Party makes deep forays by winning four seats
The result in Telangana is a bolt from the blue for the ruling Telangana Rashtra Samiti, which had registered a spectacular victory in the Assembly elections a few months ago and was hoping to play a greater role in national politics.
The party supremo, K. Chandrashekahar Rao, decoupled the Assembly election from the Lok Sabha election, and in retrospect, that move seems sensible in view of the popular response now. Though there was no BJP wave in this new State, the party made very deep forays by winning four seats, that too in north Telangana, a TRS stronghold.
The Congress, which registered a poor performance in the Assembly election with many of its MLAs defecting to the TRS after that, made an impressive comeback with three seats. The game plan of the ruling party to emerge as a key player in national politics remains unfulfilled with the BJP securing a clear majority in the Lok Sabha. Most important, the TRS failed to sweep the election, though it did emerge as a major winner with nine seats.
Table 1: Vote preference by caste and community
In the constituencies where the BJP won, it seems that much of the traditional Congress and TRS votes shifted to the party. A comparison of the community-wise vote preference data from the survey conducted during the Lok Sabha election and the 2018 Assembly election reveals that the TRS losses were the greatest among upper caste voters who seem to have shifted in large numbers towards the BJP and the Congress. The BJP’s vote share among upper castes went up three times in a span of just six months, from 13% to 41% and the Congress’s by seven percentage points from 25% to 32%. The BJP seems to have gained considerably among the Reddy and OBC communities, with the Congress and TRS registering steep losses. The only communities the BJP could not make inroads into were the Scheduled Castes, Scheduled Tribes and Muslim. While the TRS seems to have done much better among the STs compared with the 2018 election, the Congress made gains among the SCs and Muslims. What then explains the BJP’s sudden surge in Telangana? Was there a Modi factor at play? To some extent, yes, but it was not as strong as in the rest of the country.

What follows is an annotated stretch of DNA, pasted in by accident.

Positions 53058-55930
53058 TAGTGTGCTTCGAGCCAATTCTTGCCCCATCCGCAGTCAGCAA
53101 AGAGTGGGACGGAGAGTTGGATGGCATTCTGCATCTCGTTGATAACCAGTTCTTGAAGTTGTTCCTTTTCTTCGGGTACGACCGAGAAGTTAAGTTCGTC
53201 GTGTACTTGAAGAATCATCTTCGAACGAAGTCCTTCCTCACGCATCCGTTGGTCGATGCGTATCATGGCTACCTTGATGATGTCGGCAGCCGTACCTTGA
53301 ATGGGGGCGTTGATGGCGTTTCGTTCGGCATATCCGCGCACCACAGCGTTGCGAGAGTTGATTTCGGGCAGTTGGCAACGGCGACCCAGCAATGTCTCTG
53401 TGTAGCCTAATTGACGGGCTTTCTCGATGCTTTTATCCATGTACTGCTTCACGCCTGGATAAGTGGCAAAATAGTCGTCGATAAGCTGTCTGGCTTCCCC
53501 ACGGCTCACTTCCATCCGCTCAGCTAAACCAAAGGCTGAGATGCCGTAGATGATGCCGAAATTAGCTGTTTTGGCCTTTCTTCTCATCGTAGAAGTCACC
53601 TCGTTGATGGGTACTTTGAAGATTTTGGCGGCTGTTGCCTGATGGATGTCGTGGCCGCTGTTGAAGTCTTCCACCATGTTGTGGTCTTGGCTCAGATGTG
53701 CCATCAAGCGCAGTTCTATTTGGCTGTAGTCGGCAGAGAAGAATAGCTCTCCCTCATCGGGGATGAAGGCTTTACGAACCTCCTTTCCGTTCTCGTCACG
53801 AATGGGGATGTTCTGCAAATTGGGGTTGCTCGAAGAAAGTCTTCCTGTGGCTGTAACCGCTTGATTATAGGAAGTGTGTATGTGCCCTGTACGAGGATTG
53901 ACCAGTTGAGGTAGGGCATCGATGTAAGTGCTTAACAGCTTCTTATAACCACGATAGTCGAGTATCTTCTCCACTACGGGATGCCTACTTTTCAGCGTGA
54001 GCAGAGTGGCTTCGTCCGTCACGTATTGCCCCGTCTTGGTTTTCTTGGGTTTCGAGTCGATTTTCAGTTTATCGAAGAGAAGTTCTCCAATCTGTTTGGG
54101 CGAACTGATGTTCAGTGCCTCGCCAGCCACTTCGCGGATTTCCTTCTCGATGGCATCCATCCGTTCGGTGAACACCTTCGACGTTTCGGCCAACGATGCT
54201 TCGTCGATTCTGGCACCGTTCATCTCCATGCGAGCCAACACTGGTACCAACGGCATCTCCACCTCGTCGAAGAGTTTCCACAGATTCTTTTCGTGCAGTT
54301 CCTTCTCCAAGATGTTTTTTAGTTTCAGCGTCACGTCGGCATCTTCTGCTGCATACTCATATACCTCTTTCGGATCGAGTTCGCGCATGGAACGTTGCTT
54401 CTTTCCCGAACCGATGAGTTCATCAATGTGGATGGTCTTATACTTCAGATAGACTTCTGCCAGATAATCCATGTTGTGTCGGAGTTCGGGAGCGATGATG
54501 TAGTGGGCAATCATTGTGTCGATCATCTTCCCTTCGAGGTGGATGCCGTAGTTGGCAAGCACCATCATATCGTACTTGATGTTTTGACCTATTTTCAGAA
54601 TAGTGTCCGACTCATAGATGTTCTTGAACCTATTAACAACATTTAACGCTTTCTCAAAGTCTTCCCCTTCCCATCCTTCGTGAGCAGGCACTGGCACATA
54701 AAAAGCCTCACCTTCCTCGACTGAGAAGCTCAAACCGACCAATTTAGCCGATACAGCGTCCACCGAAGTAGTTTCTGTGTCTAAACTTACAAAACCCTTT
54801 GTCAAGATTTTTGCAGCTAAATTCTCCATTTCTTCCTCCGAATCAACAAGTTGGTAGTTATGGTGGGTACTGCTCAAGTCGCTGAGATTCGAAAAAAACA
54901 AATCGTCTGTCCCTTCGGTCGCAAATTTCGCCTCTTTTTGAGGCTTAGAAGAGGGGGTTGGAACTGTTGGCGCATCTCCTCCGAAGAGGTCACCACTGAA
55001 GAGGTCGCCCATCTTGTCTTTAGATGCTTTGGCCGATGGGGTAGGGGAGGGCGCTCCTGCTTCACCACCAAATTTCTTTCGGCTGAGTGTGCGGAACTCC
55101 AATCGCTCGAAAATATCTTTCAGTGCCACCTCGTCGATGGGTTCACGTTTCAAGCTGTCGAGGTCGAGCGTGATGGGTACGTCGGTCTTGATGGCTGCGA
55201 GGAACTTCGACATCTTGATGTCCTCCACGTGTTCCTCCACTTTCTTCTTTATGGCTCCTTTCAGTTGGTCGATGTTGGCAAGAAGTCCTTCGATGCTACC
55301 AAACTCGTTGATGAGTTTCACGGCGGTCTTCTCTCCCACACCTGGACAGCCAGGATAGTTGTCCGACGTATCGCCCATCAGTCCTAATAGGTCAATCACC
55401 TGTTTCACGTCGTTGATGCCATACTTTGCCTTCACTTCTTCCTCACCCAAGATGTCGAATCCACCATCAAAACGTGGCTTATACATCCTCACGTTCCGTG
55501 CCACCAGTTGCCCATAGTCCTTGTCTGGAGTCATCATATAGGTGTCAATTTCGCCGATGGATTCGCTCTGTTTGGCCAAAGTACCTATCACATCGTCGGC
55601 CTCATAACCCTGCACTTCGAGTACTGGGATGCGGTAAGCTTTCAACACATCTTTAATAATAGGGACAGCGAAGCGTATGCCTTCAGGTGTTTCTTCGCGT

In a State where the Congress has been a more dominant party than the BJP, one would have expected Rahul Gandhi and not Narendra Modi to be the prime ministerial choice of a greater number of voters. When voters were asked about which leader they would like to see as the next Prime Minister, more voters chose Mr. Modi over Mr. Gandhi. About two-fifths (38%) preferred the former and over one-fourth (27%) the latter. But at the same time, the survey found that not all of these Modi supporters ended up voting for the BJP. Only 44% did. A high proportion of the rest voted for the TRS.
Table 2: BJP was ahead of the TRS and the Congress among the college educated and economically well off voters
What is more, another indication that the Modi factor may not have been the real reason why the BJP did well in Telangana comes from voter responses to another question. Asked if they would have voted for the same party that they voted for in the election if Mr. Modi was not the prime ministerial candidate, close to three-fifths of the BJP voters said that they would have still voted for that party. Less than one-fifth said they would have changed their vote. This proportion is much less than what Lokniti’s survey found in other States. The survey found Mr. Modi’s appeal to be the greatest among college-educated voters and the economically well-off, and this seems to have resulted in the BJP getting a higher share of votes among these two voter segments than the Congress and the TRS.
TRS, to its credit, was able to retain its support among the farming community. Farmers had been the backbone of the TRS victory during the Assembly election and continued to support the party in this election as well. In the 2018 election, the Lokniti survey found over half the farmers to have voted for the TRS. The current survey threw up a similar figure, indicating that most of the erosion in the party’s vote share since the Assembly election seems to have happened among non-farmers.
(The author teaches political science at NALSAR University of Law, Hyderabad)
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